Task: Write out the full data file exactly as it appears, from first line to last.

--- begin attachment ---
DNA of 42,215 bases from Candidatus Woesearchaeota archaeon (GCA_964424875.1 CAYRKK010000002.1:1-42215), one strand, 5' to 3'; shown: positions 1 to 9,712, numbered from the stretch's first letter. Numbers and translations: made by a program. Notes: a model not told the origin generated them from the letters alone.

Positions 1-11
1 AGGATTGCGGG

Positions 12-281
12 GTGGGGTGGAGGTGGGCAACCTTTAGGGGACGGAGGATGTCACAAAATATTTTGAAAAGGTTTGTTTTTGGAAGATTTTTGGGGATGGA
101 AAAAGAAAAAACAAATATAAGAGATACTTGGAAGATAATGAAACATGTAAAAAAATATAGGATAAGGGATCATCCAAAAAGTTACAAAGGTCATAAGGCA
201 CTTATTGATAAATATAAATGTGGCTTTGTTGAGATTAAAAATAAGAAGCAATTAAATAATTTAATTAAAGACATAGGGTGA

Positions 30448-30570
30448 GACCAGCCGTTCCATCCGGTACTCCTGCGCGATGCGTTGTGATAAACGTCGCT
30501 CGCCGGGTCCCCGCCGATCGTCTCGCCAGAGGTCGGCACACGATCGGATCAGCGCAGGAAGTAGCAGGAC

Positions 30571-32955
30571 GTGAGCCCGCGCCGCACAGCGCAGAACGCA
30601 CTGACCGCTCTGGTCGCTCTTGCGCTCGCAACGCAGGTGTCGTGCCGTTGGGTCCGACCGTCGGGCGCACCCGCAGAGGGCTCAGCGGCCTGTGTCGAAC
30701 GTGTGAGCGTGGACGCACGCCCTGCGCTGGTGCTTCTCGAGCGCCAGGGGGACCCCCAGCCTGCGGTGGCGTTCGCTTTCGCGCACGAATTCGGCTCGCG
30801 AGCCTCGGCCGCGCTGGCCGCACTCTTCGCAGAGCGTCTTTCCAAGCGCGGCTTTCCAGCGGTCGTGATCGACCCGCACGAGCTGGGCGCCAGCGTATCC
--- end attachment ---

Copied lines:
DNA of 42,215 bases from Candidatus Woesearchaeota archaeon (GCA_964424875.1 CAYRKK010000002.1:1-42215), one strand, 5' to 3'; shown: positions 1 to 9,712, numbered from the stretch's first letter. Numbers and translations: made by a program. Notes: a model not told the origin generated them from the letters alone.

Positions 1-11
1 AGGATTGCGGG

Positions 12-281
12 GTGGGGTGGAGGTGGGCAACCTTTAGGGGACGGAGGATGTCACAAAATATTTTGAAAAGGTTTGTTTTTGGAAGATTTTTGGGGATGGA
101 AAAAGAAAAAACAAATATAAGAGATACTTGGAAGATAATGAAACATGTAAAAAAATATAGGATAAGGGATCATCCAAAAAGTTACAAAGGTCATAAGGCA
201 CTTATTGATAAATATAAATGTGGCTTTGTTGAGATTAAAAATAAGAAGCAATTAAATAATTTAATTAAAGACATAGGGTGA

Positions 30448-30570
30448 GACCAGCCGTTCCATCCGGTACTCCTGCGCGATGCGTTGTGATAAACGTCGCT
30501 CGCCGGGTCCCCGCCGATCGTCTCGCCAGAGGTCGGCACACGATCGGATCAGCGCAGGAAGTAGCAGGAC

Positions 30571-32955
30571 GTGAGCCCGCGCCGCACAGCGCAGAACGCA
30601 CTGACCGCTCTGGTCGCTCTTGCGCTCGCAACGCAGGTGTCGTGCCGTTGGGTCCGACCGTCGGGCGCACCCGCAGAGGGCTCAGCGGCCTGTGTCGAAC
30701 GTGTGAGCGTGGACGCACGCCCTGCGCTGGTGCTTCTCGAGCGCCAGGGGGACCCCCAGCCTGCGGTGGCGTTCGCTTTCGCGCACGAATTCGGCTCGCG
30801 AGCCTCGGCCGCGCTGGCCGCACTCTTCGCAGAGCGTCTTTCCAAGCGCGGCTTTCCAGCGGTCGTGATCGACCCGCACGAGCTGGGCGCCAGCGTATCC